Green perspectives on Stockwood and Bristol. Mostly.

Friday, 27 April 2012

Bread, circuses.... and bus stops.

Today's long awaited launch of plans to transform the enterprise zone around Temple Meads – branded the 'Temple Quarter' - was heralded on the front page of the Post and on the Enterprise Partnership's pages. Both highlighted the half-promise of an Arena.

The big event was on Plot 3 – except for now it's to be known as 'Creative Common'. (Don't run away with any ideas that this is in any way a common, though. Bristol doesn't do commons). A (only slightly leaky) Big Top provided the venue.

First in were 200 invited businesses, to get a progress report on the Enterprise Zone's development and opportunies. The literature suggests they were subjected to a tidal wave of hype; I can't help wondering whether hard-headed businessmen are really vulnerable to this sort of thing, and if they are, what makes their judgement so much better than the rest of us can manage.

Then it was time for us plebs. We were treated instead to a sparky free display of entertaining skills much better suited to the venue. All credit to them, and the kids especially loved it. I gather that the Big Top is going to stay there through the summer, and maybe come back next season too.

But for us, there was little about what's going to happen in this key part of our city; just a few display boards mostly filled with artists' impressions of THE VISION. Those pictures were indeed visionary in much the same way as a dream is: they don't really hold together in the light of day, and raise many more questions than they answer.

One thing was clear, though. The display pictures, like the media hype beforehand, include NOTHING about the council's or the Enterprise Partnership's promise of a modern transport interchange – in fact the only indication of any 'onward' transport for arriving passengers was a BRT stop in the Friary. Here's one of the pics; make of it what you will.

It was mere chance, but immediately afterwards, a steam train pulled in to Temple Meads – headed by a locomotive that drew the crowds at the 1951 Festival of Britain - extending the general feeling of unreality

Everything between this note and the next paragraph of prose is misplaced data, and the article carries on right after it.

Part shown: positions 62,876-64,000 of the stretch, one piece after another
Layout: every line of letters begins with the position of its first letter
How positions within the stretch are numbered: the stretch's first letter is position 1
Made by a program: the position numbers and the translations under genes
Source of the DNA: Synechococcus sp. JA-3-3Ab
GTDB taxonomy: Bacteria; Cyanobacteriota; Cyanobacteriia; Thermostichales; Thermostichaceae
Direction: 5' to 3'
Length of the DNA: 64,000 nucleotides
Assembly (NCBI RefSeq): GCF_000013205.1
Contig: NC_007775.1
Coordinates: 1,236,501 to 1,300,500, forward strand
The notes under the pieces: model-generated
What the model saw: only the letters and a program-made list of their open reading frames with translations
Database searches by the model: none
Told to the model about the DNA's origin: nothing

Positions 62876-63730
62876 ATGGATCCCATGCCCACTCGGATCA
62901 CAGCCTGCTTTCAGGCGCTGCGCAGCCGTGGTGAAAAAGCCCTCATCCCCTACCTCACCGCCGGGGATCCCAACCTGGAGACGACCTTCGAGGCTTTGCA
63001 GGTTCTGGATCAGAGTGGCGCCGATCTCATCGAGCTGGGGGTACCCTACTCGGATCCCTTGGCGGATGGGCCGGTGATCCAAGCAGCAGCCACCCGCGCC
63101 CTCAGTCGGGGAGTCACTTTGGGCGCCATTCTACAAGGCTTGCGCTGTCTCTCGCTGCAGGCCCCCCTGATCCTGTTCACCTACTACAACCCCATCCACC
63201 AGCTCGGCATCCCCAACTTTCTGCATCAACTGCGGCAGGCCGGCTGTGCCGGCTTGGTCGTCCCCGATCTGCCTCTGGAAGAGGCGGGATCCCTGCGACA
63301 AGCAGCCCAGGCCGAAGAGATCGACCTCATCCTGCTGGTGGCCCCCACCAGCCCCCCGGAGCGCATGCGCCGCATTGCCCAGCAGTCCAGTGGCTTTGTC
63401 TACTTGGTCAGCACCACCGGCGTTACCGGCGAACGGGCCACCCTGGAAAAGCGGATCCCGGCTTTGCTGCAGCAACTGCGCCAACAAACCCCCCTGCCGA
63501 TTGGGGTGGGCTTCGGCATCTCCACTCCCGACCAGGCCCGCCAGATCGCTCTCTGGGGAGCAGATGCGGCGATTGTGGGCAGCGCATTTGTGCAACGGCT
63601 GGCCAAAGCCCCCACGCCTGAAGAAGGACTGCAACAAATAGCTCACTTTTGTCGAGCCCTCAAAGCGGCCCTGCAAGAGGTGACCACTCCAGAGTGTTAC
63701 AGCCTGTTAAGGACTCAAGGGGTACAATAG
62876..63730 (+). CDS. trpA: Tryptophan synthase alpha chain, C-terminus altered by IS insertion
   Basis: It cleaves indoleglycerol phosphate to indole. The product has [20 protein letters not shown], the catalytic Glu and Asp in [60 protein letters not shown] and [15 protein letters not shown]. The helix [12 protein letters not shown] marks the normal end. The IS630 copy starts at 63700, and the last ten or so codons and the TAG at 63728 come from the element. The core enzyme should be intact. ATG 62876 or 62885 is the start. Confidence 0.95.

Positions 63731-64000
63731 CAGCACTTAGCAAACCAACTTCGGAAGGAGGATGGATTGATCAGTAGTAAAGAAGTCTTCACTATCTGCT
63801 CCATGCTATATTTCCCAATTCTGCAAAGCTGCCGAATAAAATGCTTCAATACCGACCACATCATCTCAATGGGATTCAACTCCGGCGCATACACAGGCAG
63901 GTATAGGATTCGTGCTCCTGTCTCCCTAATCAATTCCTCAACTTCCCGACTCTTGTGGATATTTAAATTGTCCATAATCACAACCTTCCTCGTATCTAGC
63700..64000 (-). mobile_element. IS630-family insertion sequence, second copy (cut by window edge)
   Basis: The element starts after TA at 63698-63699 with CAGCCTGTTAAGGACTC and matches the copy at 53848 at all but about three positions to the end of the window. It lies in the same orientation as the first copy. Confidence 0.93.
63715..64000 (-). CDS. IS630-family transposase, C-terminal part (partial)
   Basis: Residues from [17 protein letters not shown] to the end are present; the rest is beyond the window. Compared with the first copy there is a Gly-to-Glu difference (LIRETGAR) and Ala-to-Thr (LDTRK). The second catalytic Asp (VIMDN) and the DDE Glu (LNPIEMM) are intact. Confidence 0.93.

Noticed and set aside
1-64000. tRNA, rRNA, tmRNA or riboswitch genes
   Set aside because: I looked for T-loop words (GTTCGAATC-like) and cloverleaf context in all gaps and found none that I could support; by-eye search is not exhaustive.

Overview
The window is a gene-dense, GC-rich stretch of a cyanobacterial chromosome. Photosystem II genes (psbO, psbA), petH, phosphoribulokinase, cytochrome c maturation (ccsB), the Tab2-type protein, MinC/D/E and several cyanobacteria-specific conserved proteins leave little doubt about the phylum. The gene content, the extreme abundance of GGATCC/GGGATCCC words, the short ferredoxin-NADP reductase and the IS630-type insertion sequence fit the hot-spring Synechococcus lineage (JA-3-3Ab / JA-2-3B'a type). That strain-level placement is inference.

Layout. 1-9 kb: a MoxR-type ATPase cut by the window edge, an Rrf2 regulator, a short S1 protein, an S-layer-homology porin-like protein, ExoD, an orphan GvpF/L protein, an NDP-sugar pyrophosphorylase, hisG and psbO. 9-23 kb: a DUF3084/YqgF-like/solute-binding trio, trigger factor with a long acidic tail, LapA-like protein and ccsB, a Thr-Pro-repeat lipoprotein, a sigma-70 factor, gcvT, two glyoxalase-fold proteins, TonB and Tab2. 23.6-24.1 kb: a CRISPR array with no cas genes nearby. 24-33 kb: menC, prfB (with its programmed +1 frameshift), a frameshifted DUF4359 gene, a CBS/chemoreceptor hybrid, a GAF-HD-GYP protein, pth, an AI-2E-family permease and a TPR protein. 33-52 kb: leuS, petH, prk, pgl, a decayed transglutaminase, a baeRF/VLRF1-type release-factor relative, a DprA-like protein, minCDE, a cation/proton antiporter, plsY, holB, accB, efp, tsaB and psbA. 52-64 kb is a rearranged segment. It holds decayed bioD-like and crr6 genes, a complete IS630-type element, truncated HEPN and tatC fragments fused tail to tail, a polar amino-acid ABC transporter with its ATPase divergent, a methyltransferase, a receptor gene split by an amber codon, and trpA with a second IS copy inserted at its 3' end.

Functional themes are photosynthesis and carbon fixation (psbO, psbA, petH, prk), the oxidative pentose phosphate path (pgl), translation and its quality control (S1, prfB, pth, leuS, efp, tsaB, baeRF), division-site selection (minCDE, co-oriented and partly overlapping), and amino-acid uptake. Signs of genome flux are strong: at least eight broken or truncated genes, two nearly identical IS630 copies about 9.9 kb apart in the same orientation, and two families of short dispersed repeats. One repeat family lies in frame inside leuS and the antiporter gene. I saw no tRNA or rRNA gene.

Then it was time to get the bus home.

No circuses here. Business as usual for the forseeable future.


woodsy said...

As was pointed out by one of the Evening Post's commentariat, Bristol has for many years had an excess of empty business premises. To this I would add that the clowns in the big top now want to relax planning permission to build yet more of the same; what bloody madness

Stockwood Pete said...

Yes, they seem to be of the 'Build it and They will Come" belief system. Maybe the Creative Common should have been called 'Field of Dreams'.

sacredspring said...

If you look left off centre above the colourful umbrellas in the photo of the stoical bus queue you will see the rusty post of an original cast-iron tram pole.
Although visible outside the big top Osbourne and his business leaders would not have seen the irony of this relic!

Stockwood Pete said...

I wondered what that post was. Presumably the trams were single-deckers, then?

It occurred to me, seeing that they're now talking about taking the BRT into the Friary (instead of that absurd notion of a 'Temple Meads' stop at the corner of Redcliffe Way and Victoria Street),that no-one's explaining how they get out again. Easy enough for a tram - it just goes the opposite way. But a bendy-bus? How does it find its way back onto Temple Way?

sacredspring said...

Looks a bit short for electric post, true.
Maybe gas lamp or signals. Design consistent with tram posts of 1900's.
~How about a mystery pole contest?!!

The trams tight turning circle or reversing ability is lost on the bendy buses and BRT.

between-the-lines said...

The only thing creative about that lot is their accounting.